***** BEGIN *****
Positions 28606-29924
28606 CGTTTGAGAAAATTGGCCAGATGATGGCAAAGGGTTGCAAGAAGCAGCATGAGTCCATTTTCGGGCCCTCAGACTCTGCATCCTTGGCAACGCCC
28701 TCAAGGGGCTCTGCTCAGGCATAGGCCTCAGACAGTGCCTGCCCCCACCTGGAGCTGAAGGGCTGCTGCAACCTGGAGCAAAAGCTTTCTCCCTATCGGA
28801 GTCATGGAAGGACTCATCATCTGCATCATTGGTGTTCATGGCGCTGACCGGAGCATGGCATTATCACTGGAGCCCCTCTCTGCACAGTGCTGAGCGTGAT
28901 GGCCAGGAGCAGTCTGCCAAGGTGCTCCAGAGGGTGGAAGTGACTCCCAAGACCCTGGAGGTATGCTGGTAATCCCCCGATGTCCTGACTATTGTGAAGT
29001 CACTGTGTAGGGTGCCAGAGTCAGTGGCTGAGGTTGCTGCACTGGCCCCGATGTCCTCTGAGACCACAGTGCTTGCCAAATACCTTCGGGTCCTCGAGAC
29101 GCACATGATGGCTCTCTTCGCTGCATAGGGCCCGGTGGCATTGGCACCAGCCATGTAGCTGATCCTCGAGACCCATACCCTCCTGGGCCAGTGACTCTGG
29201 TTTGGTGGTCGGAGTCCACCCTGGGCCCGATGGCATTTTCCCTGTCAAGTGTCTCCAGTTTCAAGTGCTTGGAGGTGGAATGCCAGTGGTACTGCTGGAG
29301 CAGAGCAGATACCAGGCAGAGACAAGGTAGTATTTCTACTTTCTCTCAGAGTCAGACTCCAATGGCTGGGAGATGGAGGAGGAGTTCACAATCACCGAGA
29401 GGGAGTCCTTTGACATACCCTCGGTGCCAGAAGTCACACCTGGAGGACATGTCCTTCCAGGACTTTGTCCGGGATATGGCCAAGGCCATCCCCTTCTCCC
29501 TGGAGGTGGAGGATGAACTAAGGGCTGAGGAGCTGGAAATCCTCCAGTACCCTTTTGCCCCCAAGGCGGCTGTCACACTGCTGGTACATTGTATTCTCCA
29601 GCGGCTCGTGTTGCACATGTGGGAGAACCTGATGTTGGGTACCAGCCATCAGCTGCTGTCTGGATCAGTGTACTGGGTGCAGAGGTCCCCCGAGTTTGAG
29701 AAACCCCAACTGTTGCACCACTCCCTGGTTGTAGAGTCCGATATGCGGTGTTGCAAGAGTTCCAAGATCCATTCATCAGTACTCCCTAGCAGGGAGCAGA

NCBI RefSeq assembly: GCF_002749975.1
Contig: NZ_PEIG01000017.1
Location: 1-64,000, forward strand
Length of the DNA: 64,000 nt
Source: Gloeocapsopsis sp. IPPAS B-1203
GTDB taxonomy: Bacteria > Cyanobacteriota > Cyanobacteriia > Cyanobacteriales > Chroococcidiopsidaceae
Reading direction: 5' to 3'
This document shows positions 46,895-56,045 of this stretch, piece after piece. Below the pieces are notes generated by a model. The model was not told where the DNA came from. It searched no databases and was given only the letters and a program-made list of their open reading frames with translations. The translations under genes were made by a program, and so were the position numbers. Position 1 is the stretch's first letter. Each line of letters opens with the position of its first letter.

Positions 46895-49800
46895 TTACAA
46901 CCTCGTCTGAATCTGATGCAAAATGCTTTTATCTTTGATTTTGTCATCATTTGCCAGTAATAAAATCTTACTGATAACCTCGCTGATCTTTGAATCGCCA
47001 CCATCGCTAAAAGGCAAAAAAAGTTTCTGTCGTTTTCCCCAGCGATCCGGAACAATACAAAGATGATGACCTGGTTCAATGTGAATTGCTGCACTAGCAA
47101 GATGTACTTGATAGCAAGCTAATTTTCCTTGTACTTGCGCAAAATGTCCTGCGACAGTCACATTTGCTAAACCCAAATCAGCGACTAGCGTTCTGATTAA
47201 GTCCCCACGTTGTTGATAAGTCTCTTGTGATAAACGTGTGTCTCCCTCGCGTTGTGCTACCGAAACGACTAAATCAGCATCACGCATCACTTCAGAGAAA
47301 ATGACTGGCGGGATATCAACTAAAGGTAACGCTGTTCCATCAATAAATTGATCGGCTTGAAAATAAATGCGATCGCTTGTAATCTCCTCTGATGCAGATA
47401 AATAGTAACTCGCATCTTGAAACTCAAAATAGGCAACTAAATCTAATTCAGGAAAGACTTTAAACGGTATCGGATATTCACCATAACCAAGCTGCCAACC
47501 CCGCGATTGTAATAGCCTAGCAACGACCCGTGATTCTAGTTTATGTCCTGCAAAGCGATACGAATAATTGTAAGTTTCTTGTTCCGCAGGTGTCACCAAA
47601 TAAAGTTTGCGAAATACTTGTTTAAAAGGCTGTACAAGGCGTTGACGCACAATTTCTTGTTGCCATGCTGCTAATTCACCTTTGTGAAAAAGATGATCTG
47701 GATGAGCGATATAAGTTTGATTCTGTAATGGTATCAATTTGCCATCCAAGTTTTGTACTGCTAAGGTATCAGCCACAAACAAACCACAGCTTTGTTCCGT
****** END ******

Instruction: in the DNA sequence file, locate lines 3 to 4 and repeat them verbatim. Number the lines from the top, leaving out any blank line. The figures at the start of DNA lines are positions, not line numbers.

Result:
28701 TCAAGGGGCTCTGCTCAGGCATAGGCCTCAGACAGTGCCTGCCCCCACCTGGAGCTGAAGGGCTGCTGCAACCTGGAGCAAAAGCTTTCTCCCTATCGGA
28801 GTCATGGAAGGACTCATCATCTGCATCATTGGTGTTCATGGCGCTGACCGGAGCATGGCATTATCACTGGAGCCCCTCTCTGCACAGTGCTGAGCGTGAT